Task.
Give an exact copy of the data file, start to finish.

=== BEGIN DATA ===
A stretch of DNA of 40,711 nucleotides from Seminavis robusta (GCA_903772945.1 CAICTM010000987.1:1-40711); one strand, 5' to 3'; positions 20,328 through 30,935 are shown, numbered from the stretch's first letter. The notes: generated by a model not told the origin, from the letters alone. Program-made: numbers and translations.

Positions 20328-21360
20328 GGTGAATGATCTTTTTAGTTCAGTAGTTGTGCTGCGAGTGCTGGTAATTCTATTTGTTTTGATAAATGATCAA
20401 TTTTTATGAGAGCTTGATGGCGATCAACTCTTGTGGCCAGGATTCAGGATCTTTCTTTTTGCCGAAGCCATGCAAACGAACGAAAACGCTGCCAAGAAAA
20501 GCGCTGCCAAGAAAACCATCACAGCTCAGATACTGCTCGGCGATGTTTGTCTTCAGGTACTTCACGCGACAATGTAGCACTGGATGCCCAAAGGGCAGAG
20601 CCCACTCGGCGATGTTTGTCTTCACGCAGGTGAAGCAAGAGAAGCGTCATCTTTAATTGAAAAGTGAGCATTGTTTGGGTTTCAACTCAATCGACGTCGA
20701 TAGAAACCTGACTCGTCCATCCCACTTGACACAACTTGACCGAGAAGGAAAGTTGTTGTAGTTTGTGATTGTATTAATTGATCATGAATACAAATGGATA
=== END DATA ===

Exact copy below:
A stretch of DNA of 40,711 nucleotides from Seminavis robusta (GCA_903772945.1 CAICTM010000987.1:1-40711); one strand, 5' to 3'; positions 20,328 through 30,935 are shown, numbered from the stretch's first letter. The notes: generated by a model not told the origin, from the letters alone. Program-made: numbers and translations.

Positions 20328-21360
20328 GGTGAATGATCTTTTTAGTTCAGTAGTTGTGCTGCGAGTGCTGGTAATTCTATTTGTTTTGATAAATGATCAA
20401 TTTTTATGAGAGCTTGATGGCGATCAACTCTTGTGGCCAGGATTCAGGATCTTTCTTTTTGCCGAAGCCATGCAAACGAACGAAAACGCTGCCAAGAAAA
20501 GCGCTGCCAAGAAAACCATCACAGCTCAGATACTGCTCGGCGATGTTTGTCTTCAGGTACTTCACGCGACAATGTAGCACTGGATGCCCAAAGGGCAGAG
20601 CCCACTCGGCGATGTTTGTCTTCACGCAGGTGAAGCAAGAGAAGCGTCATCTTTAATTGAAAAGTGAGCATTGTTTGGGTTTCAACTCAATCGACGTCGA
20701 TAGAAACCTGACTCGTCCATCCCACTTGACACAACTTGACCGAGAAGGAAAGTTGTTGTAGTTTGTGATTGTATTAATTGATCATGAATACAAATGGATA